Many have called metrology a necessary evil, but today metrology is appreciated for its indispensable role in adding value to the production line. In manufacturing, a good part comes down to performance and safety, which is enhanced by incorporating metrology in the manufacturing process. Metrology sheds light on how much a manufactured part has adhered to the intended specifications.
What instruments demand a skilled operator?
Traditionally used precision measuring instruments, such as gauges, calipers, and micrometers demanded a skilled operator. The time-consuming process was not very accurate either. The need for quick and precise measurement, combined with technological evolution in the 1960s, led to the remarkable inception of the Coordinate Measuring Machine (CMM). Since then, CMMs have never fallen out of trend but have been constantly revolutionized to widen their potential . The estimated market size of the CMM by 2026 is $4.3 billion USD according to MarketResearch.com report SE 6753, published in July 2021. This piece of technology is deployed by automotive, aerospace, and many other industries to cut down on time and cost and to deliver high quality parts and systems.
When is a CMM brought into play?
Any dimensional and geometrical errors can open the door to a myriad of problems in the production line. It is here that a CMM is brought into play to inspect parts for the correctness of form and geometry. There is no need to fret about assembly, as CMMs provide data on fitting and pairing parameters. The huge volume of data generated for a part can be utilized for numerous analyses. At any point in time, the data can be stored, shared, and retrieved. CMMs have outwitted the traditional forms of measurement, in that a single machine does multiple measurement tasks.
What is the measuring methodology?
A CMM does all measurements by using the coordinates of points collected on a part. A CMM using the stylus touches distinct points on the part and maps out the size, shape, and dimension of the part. It works similarly to connecting the dots with a pencil to form a picture. Each point has three values along the X, Y, and Z axes, which will help the CMM locate the point on the part.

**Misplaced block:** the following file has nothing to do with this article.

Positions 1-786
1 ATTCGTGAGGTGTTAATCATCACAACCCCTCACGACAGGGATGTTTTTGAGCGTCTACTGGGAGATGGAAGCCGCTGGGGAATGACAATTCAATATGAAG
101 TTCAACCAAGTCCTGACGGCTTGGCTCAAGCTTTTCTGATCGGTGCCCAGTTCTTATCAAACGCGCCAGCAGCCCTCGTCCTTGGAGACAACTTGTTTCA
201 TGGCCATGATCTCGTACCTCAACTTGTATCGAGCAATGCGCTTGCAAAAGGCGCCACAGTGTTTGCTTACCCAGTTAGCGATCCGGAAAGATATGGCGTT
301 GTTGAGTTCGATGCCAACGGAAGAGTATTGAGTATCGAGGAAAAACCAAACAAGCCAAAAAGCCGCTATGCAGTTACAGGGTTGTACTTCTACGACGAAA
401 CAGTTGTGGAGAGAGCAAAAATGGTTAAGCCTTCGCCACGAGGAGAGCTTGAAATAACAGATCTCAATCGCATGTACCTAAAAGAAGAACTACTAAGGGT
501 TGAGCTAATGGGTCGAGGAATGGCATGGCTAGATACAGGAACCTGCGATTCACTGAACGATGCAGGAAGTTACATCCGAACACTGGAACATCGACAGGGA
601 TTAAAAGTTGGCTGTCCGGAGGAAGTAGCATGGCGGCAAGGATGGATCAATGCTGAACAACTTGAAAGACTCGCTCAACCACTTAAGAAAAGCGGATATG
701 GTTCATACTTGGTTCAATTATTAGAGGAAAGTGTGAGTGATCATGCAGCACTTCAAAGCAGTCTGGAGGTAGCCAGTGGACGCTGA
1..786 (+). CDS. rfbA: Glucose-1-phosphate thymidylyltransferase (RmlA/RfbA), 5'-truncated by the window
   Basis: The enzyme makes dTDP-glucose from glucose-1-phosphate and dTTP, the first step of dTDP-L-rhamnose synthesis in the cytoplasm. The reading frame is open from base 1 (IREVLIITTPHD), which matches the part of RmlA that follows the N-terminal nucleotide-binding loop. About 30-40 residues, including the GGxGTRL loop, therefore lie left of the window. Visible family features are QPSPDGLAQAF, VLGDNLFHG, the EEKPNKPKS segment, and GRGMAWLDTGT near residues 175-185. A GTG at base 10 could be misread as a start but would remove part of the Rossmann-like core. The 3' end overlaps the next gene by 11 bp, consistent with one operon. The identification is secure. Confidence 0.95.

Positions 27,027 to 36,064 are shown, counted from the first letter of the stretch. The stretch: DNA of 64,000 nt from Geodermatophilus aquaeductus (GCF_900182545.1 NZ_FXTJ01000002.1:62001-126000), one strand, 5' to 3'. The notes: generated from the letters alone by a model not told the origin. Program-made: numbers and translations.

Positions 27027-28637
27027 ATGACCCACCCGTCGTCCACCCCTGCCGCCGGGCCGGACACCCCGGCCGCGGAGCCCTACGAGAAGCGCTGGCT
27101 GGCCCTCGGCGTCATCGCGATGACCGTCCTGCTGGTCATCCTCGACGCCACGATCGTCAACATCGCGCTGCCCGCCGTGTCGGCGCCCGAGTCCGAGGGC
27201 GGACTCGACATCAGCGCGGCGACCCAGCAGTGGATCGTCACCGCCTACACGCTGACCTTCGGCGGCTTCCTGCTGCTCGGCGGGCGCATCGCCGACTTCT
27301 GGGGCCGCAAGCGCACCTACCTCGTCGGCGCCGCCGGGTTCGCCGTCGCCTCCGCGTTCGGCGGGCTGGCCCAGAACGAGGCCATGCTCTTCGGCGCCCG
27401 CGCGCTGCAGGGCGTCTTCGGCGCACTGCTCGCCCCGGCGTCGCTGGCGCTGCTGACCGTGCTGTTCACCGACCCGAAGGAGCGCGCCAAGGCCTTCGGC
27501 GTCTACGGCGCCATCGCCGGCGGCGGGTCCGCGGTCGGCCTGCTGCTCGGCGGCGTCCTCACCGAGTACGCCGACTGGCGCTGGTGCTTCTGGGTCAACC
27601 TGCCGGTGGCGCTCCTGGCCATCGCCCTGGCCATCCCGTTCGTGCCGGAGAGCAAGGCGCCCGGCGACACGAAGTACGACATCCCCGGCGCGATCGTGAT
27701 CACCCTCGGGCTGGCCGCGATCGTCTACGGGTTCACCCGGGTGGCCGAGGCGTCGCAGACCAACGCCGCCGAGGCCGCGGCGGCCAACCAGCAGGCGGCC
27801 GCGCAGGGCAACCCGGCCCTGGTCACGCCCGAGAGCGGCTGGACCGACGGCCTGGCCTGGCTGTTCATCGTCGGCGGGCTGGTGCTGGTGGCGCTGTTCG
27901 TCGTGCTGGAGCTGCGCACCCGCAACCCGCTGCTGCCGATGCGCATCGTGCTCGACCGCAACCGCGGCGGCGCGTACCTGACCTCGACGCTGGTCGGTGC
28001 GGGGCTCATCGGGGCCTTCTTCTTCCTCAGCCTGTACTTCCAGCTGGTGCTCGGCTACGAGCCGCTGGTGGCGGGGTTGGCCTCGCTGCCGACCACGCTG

The three values are the coordinates of a point. Likewise, the coordinates of hundreds of points are captured by the CMM to further compute the many measurements demanded by the part. Measurements done through a CMM do not alter the part; therefore, the part is good to go after inspection, provided that all the measurement requirements fall into place.
A CMM is primarily used to measure the geometrical features and characteristics of a component. A software-driven CMM, in most cases, needs no intervention by an operator during the measurement process. The measurement happens by mounting the part on the machine with the help of fixtures. The CMM acquires measurement data through a mechanical process called probing.
Probing is carried out by a probe that moves along the X, Y, and Z axes in addition to the rotary axes. Probing involves both contact and noncontact methods, which each require training. A contact probing method acquires data by contacting the part, while a noncontact probing method uses a laser beam and a camera to obtain data remotely. The software analyzes the data to map out the features of the object.
Who should handle a CMM?
Software and programming widen the usability of CMMs and do not demand high technical knowledge to perform measurements. However, there’s no getting around the fact that some basic skills are called for to operate a CMM. A few of them are listed below:
- Computer operation skills
- Basic math skills
- Fundamental knowledge of measurement
- Manufacturing industry experience
- Good understanding of Geometric Dimensioning and Tolerancing (GD&T)
- Comprehensive understanding of Computer-Aided Design (CAD)
Why are CMMs so popular?
CMMs have proven advantages in the manufacturing process and have become the manufacturer’s friend. CMMs enable one setup for almost all measurement needs, involve less operator influence, bring forth good accuracy, and allow measurement of a wide range of components. Anything from a simple sphere to a big truck door can be measured by a CMM. In addition, a CMM measures the surface finish of a part as well as takes care of the GD&T requirements for an assembly.
Avoiding manufacturing errors before reaching the final stage of production increases productivity as well as reliability. A CMM brings a manufacturer one step closer to delivering high quality and perfectly fitting parts.
In the trajectory of metrology, a CMM is one of the most celebrated measuring machines. Having understood the indispensable role of CMMs in the world of metrology, the THORS course on Coordinate Measuring Machine (CMM) Basics introduces the learner to the types of CMMs, the components, the measuring methodology, and the measurement analysis methods employed.